The women don’t have to look like the roses

Millions of people’s favorite way to spend Monday night in January through March and May through September, is on ABC watching Bachelor, Bachelorette, and Bachelor in Paradise. This franchise has produced roughly 49 seasons across 18 years, five different shows, and 37 countries. For those who are not familiar with it, The Bachelor takes roughly 30 single women, around the ages of 22 to 32, and brings them to California where they all date the same guy, the bachelor. Each week, the bachelor will go on group and one-on-one dates with different girls, and they will all travel around the world. At the end of every week, the bachelor will have a rose ceremony where he distributes roses to girls he would like to have stay. Typically, one to three girls are sent home each week. The Bachelorette is the same concept, however it starts with 30 guys, and one woman. The show is filled with lots of drama, tears, fights, and romance.

   Over the past few years I have become a regular viewer of the show, and as I was watching this current season, I came to a realization. The Bachelor franchise has virtually no diversity in their casting of different body-types. While going through cast photos from each season, it is obvious the show has casted primarily petite women for The Bachelor, and primarily buff men for The Bachelorette.

   This link will take you to TV Insiders gallery of the cast photos from the current season of The Bachelor:

   This link will take you to TV Insiders gallery of the cast photos from the most recent season of The Bachelorette:

   When I brought this up to someone, and asked why they thought this might be happening, they responded, “I’m sure they asked the bachelor and bachelorette what their ‘type’ is, and most people say athletic or in-shape people.”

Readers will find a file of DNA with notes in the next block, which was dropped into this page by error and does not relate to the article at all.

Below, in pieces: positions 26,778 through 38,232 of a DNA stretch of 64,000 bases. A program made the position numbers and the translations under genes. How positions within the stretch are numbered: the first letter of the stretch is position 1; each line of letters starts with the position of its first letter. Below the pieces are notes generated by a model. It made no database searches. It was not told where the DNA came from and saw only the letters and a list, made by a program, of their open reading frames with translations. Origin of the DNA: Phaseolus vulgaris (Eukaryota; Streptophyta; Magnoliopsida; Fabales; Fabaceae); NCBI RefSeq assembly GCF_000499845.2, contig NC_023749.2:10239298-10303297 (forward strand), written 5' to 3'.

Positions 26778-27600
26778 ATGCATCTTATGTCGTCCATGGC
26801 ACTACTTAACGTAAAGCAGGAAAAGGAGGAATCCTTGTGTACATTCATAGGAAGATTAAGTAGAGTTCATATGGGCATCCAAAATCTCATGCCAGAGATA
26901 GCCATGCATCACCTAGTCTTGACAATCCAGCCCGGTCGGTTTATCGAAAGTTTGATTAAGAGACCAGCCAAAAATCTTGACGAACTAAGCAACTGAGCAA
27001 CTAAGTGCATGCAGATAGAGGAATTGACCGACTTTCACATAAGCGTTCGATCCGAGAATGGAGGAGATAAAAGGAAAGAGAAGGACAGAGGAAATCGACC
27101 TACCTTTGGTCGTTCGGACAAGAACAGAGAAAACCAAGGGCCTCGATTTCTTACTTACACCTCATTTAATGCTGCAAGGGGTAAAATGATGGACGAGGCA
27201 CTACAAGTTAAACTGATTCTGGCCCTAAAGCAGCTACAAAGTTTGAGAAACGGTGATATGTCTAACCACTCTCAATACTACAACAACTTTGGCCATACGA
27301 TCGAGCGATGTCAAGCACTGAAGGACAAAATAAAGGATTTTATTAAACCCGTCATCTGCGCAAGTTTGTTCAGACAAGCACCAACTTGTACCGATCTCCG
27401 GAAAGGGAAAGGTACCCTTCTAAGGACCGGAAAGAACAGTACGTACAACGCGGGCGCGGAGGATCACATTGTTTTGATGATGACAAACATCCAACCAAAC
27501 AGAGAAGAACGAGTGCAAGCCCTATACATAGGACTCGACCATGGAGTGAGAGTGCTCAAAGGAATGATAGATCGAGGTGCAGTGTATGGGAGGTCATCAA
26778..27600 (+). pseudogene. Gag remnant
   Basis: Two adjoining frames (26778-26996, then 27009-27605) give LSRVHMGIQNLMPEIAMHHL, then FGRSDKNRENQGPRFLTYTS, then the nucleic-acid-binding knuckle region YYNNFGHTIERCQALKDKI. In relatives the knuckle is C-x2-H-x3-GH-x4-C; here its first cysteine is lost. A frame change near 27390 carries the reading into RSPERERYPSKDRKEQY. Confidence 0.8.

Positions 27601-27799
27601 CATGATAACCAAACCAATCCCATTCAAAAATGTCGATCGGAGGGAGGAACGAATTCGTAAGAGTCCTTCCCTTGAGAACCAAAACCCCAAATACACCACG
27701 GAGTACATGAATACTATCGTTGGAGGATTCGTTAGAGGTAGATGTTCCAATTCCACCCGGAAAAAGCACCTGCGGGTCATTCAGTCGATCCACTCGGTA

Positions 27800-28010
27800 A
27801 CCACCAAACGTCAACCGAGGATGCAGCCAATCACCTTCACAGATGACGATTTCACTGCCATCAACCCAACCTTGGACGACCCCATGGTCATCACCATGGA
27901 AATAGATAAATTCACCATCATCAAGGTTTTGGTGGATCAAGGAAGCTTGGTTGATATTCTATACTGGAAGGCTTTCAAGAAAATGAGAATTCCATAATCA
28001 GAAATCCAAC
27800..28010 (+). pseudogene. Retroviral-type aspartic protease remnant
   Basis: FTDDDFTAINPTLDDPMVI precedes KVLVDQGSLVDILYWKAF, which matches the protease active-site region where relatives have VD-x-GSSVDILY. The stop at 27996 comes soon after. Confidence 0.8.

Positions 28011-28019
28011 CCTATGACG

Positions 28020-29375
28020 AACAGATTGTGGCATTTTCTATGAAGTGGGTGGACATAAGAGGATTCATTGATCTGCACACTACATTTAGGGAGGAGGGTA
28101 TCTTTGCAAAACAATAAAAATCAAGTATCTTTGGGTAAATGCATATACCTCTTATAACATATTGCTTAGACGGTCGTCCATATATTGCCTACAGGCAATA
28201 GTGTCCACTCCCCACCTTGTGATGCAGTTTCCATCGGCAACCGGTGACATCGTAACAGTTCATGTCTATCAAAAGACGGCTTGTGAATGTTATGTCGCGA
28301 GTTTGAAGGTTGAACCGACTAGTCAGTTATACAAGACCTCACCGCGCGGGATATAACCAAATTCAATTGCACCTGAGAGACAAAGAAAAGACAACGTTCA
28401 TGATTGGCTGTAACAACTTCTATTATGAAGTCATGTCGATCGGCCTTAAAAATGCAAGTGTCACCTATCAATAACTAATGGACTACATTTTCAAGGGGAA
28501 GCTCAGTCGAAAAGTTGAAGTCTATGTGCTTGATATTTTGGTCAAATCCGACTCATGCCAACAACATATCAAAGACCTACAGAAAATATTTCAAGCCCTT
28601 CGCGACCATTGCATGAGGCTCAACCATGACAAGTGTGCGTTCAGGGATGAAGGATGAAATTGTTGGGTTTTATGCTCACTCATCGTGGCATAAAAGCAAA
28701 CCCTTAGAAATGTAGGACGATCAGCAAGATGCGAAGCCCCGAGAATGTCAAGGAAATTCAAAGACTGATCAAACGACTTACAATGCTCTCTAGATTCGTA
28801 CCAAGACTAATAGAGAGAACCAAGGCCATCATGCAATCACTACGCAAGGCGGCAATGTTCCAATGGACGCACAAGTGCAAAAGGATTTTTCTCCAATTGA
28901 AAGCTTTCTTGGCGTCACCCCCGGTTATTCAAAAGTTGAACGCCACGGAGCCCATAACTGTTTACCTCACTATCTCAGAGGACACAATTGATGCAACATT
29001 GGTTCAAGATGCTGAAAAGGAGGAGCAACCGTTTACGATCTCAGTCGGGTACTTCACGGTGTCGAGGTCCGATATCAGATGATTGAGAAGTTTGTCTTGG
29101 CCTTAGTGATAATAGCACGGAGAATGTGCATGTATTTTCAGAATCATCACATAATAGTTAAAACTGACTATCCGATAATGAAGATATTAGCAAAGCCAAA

While this could be true that the leads on each season say that an athletic or petite physique is their type, most people also have a type when it comes to hair color, eye color, and personality, but the producers still seem to cast a wide range of those traits. This season’s cast has blondes, brunettes, a red head, women from Arizona to New York, with jobs ranging from a fashion blogger to a cattle rancher, to a foster parent recruiter. Clearly the producers understand that a diverse cast is needed, however, they haven’t been able to diversify their body types. Over the years it has improved, but the show also lacks some diversity in the racial and ethnic backgrounds of the contestants.

   I’m quite surprised the ABC hit has not made any move to change their ways, especially with the current push for body positivity both in the entertainment industry and in society as a whole. For instance, in 2015, during the the fourteenth season of Lifetime’s fashion design competition, Project Runway, the designer who won that season, Ashley Tipton, sent a full plus-size collection down the runway during the finale for the first time in the show’s history. To continue this trend, in its sixteenth season the show decided to have a wide range of sizes of models for the entire season. The models ranged from size two to 22, and all the designers had to design for different models and sizes throughout the season. 

   If a show involving modeling and fashion will, an industry that was predominantly populated by petite women can open the door for all sizes, why can’t a reality competition show for love do the same?

   Although many people view this show as a joke, which can be seen in the memes and tweets that fill Twitter after each episode, it still has a massive audience. According to a Variety article, this season’s The Bachelor premiere brought in over six million views. 

   Regardless of age, girls, boys, men, and women who watch the shows could see only petite women or buff men and think they do not look skinny or strong enough. Even if it is not conscious thought, the repetition of this image in the show, other shows, magazines, and social media can have a lasting impact on one’s self-esteem and body image.

   ABC and The Bachelor franchise need to catch up with the times. The show will continue to be just as entertaining and addicting, regardless of if the women are a size two or if the men can bench 200lbs. If anything, their viewer pool could grow if people begin to see a diverse cast of body sizes step out of the limo at the Bachelor Mansion. 

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